The end goal of any big data initiative is to deliver key insights very quickly, if not in real-time. While the first step of gathering data is challenging, today’s technology is more than capable of this.
What comes next – extracting accurate insights in real-time and gaining foresight from it – is something enterprises have yet to nail.
When put to good use, data can provide endless opportunities for innovation and growth, saving money and time, while also expediting services. Despite the opportunity to yield big insights from big data, many businesses are struggling with one of two challenges: those unable to tap their big data reserves and those drowning in data overload.
One of the major reasons is that big data is proving difficult to manage. Terms like ‘data lake’ have been coined to describe repositories for storing relevant data requiring analysis.
However, given the rapid accumulation of structured, unstructured and semi-structured data housed in data lakes, they’re more closely resembling a data wasteland for companies without the faintest idea of how to use this information. These companies know they should be able to make decisions in real-time, yet they struggle to integrate traditional and digital methods.
Many CIOs and IT teams use the quick fix of mass collecting data in the hope that it will get easier to gather analysis in the future. However, this approach is not only inefficient and expensive, but it can often kill a data analytics project in its tracks. Instead, businesses should start these initiatives the other way around.
First – i.e. before collecting data – businesses should determine what insights they want and need from customers, competitors and allies, prioritising high business value.
This means that instead of trawling through data looking for common links or themes, businesses should be prepared with a strategy to discern the information that is most relevant to them, to effectively maximise their time and money.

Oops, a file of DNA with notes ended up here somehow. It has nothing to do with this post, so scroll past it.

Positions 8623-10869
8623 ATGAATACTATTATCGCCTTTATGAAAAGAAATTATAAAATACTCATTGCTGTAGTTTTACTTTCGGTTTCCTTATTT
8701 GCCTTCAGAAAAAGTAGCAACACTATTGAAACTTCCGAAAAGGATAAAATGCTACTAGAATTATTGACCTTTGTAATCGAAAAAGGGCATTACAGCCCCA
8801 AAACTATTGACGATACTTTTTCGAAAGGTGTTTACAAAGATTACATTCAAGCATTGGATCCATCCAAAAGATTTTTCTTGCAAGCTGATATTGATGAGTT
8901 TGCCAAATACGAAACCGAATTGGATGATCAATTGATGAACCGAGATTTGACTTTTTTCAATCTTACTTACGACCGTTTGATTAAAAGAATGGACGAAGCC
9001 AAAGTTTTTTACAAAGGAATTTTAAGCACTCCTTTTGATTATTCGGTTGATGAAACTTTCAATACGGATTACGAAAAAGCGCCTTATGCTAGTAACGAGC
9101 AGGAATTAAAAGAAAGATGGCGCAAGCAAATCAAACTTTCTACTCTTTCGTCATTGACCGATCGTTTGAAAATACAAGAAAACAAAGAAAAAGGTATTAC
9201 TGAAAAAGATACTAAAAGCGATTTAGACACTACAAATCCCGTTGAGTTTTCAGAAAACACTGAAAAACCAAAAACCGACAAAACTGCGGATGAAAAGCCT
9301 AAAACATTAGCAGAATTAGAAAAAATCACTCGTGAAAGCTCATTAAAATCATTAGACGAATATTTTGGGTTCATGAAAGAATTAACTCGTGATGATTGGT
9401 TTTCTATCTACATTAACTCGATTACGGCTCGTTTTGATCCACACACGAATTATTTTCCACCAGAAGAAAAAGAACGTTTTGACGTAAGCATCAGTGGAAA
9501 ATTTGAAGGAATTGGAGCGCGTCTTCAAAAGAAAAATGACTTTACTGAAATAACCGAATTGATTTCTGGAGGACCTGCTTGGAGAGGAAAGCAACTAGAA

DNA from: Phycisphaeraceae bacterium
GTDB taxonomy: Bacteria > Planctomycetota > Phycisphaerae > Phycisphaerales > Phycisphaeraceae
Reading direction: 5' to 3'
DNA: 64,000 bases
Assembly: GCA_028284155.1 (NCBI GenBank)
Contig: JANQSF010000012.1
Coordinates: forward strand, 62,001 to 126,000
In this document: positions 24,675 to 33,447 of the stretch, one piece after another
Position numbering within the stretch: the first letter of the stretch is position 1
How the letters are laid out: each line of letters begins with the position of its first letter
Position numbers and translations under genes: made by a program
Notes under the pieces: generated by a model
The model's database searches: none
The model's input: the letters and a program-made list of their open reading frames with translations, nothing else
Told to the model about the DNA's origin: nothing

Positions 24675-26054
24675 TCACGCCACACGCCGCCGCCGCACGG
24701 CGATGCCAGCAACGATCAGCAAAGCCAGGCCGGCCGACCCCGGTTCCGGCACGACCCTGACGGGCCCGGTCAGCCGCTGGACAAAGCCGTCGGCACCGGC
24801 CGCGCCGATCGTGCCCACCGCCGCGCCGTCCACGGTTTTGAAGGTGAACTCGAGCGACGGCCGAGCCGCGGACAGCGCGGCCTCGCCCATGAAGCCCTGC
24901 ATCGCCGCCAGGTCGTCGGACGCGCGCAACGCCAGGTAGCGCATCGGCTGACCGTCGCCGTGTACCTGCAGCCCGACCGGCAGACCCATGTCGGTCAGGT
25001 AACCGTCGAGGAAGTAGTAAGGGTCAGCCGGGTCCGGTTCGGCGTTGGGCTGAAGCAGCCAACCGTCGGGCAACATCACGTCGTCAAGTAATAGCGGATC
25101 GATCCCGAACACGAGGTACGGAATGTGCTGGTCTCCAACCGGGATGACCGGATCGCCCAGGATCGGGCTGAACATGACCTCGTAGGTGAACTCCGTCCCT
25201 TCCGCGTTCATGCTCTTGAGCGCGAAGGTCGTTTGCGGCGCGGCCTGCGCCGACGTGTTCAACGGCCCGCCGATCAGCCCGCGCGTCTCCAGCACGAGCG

By applying methodologies like design thinking and agile development, businesses can ensure that they focus on the right problems and develop highly viable and feasible solutions.
The best way to analyse the gathered information is to build a custom analytics solution, designed to deliver the insights required.
While a bespoke platform has historically required significant time and financial investment, the use of open source technology is changing the analytics landscape.
Open source big data platforms offer incredible capabilities to build not only insights solutions, but also forecasting and providing predictive analytics solutions through mathematical and statistical models that have the ability to crunch through large volumes of data.
Open source opens up a world of access to the latest technology that would otherwise take extensive time and resources to develop.
Where businesses used to rely on human intervention to process and compute data, open source means companies can effectively codify and automate significant pieces of their operations to make better use of their time and money while extracting better insights.
The technology is a strong choice for enterprises that have a growing expectation of flexibility and faster results. There’s no vendor lock-in and the associated costs are lower than proprietary solutions.
But while open source throws open immense possibilities, beware of its biggest challenge: assuring security, access control and governance of the data lake.
There is also the risk that a poorly managed data lake will end up as an aggregate of data silos in one place. CIOs must caution teams about the need to train lay users in appreciating key nuances – contextual bias in data capture, incomplete nature of datasets, ways to merge and reconcile different data sources, and so on – which is a herculean task in every way.
Though untangling the web of big data may seem to be a daunting task – determining which insights you want to extract at the beginning of the process and quickly building an analytics platform with the flexibility of open source technology – businesses can access actionable insights and foresights faster, easier and more cost-effectively.
Sourced from Abdul Razack, SVP, head of big data and analytics, Infosys